Last week, I pronounced SQL Server the "fastest database in the known universe," at least according to the industry-standard TPC-C benchmark. In case you haven't heard, SQL Server 2000 posted a TPC-C score of 227,079 transactions per minute (tpmC), topping the next fastest non-Microsoft score (running on Oracle) of 135,815. (To review last week's column or see for information about the TPC-C test.)

SQL Server 2000 achieved its impressive scores using a new feature called distributed partitioned views. This configuration let Microsoft physically distribute slices of a single table across multiple servers but logically access the table as an integrated whole. Microsoft calls this configuration a "federated database," a precursor to the 100 percent shared-nothing cluster architecture plans for Yukon (the version after SQL Server 2000). Microsoft spread the federated database across 12 Compaq servers, each running 8 CPUs for a combined total of 96 CPUs. The best Oracle score came on a single SMP-based IBM machine running 24 CPUs.

Is it fair to compare a 96-CPU system to a 24-CPU system? Certainly. We’re talking about database benchmarks, so performance and price are the primary concerns. And the 96-CPU SQL Server system was 67 percent faster and 60 percent cheaper than the 24-node non-Microsoft solution. Of course, any sane person would rather administer a single SMP machine than a federated system of 12 nodes, and Microsoft still has to prove its federated database technology will be practical to implement.

Consider a reader's response to last week's column: "I see too many benchmarks from Oracle, IBM, Microsoft, Informix, etc. Everyone tells me to buy their product because the latest TPC benchmark brings them to the top, but I've learned to be skeptical. It's the real world, man. Don't bombard us with these fantastic benchmarks that cost millions of dollars to build when most of us are supporting $10,000 servers with one or two processors."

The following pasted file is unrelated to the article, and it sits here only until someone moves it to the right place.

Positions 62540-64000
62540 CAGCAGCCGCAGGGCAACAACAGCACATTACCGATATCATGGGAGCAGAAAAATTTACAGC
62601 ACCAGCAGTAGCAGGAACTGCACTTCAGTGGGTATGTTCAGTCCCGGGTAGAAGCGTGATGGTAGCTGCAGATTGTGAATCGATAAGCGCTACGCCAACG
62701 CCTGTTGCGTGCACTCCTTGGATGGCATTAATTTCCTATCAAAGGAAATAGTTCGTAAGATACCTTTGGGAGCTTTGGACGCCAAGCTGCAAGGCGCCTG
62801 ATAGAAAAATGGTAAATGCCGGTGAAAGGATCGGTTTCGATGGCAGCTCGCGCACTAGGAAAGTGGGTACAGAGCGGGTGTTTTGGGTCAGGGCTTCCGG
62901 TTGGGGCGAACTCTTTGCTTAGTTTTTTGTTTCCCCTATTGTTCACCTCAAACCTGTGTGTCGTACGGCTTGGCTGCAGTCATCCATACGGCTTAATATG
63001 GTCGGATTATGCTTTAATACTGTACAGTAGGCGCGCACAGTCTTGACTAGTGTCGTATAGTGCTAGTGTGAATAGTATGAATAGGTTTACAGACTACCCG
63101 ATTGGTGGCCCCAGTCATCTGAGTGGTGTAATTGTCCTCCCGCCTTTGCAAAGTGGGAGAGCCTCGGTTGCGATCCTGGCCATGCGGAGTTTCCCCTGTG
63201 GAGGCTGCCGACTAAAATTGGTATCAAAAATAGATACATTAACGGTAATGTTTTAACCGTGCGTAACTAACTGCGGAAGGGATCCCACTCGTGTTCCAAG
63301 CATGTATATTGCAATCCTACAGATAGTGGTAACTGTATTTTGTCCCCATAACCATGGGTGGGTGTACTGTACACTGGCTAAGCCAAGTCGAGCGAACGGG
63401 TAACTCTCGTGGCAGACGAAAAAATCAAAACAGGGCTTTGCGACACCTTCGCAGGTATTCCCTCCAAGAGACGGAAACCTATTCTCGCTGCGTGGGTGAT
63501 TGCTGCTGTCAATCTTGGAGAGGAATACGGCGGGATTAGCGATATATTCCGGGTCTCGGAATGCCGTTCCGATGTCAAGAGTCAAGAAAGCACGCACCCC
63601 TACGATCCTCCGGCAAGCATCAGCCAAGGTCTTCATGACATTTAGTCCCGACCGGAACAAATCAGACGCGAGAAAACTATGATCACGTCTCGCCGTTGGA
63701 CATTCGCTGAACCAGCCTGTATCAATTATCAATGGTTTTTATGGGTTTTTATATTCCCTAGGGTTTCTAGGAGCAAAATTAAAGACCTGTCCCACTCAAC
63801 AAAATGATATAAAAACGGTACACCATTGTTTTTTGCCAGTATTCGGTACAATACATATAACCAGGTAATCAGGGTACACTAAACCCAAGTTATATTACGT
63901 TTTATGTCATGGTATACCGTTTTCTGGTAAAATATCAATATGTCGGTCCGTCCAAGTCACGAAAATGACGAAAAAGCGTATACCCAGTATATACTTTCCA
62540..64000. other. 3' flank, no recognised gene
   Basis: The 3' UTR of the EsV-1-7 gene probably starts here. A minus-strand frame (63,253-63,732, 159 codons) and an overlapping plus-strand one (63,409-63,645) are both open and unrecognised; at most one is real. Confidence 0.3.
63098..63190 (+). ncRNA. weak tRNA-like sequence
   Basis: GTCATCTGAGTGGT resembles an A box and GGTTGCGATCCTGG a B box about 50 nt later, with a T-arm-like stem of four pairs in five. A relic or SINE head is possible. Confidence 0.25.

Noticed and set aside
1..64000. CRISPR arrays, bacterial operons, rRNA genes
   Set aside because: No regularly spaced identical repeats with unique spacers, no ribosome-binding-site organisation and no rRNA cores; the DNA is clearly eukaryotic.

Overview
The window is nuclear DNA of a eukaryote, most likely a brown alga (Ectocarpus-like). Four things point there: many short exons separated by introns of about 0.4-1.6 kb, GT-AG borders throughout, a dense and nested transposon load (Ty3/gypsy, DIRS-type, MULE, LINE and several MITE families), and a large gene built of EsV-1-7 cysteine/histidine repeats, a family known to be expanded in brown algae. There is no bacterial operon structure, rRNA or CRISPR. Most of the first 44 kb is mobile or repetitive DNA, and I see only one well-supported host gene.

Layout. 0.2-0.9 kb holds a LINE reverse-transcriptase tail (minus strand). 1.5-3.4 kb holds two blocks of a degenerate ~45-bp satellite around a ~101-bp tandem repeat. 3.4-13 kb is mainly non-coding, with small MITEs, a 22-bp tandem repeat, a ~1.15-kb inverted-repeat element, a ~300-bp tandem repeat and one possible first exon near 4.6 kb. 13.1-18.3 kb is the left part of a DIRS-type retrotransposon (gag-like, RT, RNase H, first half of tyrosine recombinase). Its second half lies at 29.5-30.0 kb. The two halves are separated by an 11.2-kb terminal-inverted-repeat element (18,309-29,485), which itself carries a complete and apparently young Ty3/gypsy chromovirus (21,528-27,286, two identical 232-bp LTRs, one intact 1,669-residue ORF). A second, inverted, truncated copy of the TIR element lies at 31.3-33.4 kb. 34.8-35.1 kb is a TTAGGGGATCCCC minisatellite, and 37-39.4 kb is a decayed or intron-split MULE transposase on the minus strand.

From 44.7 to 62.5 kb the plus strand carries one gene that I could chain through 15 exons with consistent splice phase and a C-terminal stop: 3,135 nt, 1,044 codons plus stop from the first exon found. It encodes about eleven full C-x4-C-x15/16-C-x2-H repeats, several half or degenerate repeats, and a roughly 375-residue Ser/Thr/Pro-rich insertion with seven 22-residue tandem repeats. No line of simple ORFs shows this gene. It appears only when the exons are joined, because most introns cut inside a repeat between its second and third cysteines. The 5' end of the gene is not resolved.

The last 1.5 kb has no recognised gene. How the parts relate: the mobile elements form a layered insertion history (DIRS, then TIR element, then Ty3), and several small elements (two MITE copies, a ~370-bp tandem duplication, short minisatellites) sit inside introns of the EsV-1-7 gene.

Although we might run systems that are larger than two CPUs, most of us will never have a business problem that requires the processing power offered by these TPC-special behemoths. And most of us will never need to scale a single application beyond the limits of today's 8-way Intel-based systems. Microsoft's recent TPC-C scores on a single 8-CPU SMP node hover in the mid-40,000 tpmC range, which is more than 12 million OLTP transactions per day. Last year, the NYSE executed about 1 million transactions a day, while Visa, Citicorp, Bank of America, and Wal-Mart ranged from 10 million to 40 million transactions a day. In other words, you can do a heck of a lot of work on a single SQL Server 8-CPU SMP node, and we'll soon have 16- and 36-CPU SMP nodes to work with.

If few people will need to scale beyond a single-node SMP system, why are distributed partitioned views so important to SQL Server's success as an enterprise-class database? The answer has to do with flying pink elephants.

Many of my conversations with potential customers over the years have gone something like this: "It's clear that the shipping version of SQL Server can absolutely meet all of my current and foreseeable performance needs. But what if flying pink elephants attack from outer space, and I suddenly need LOTS more processing power than I could possibly imagine under any conceivable business scenario? I know Oracle costs a lot more than SQL Server, but those pink elephants can be scary. I'd better use Oracle because I know it can scale to meet my needs."

Many organizations (small and large) will justify SQL Server deployment based on the mere existence of federated database technology, which will boost the overall adoption of SQL Server in the enterprise. Although we may never need to build a federated database, it's nice to know we can scale that high if flying pink elephants from outer space ever attack.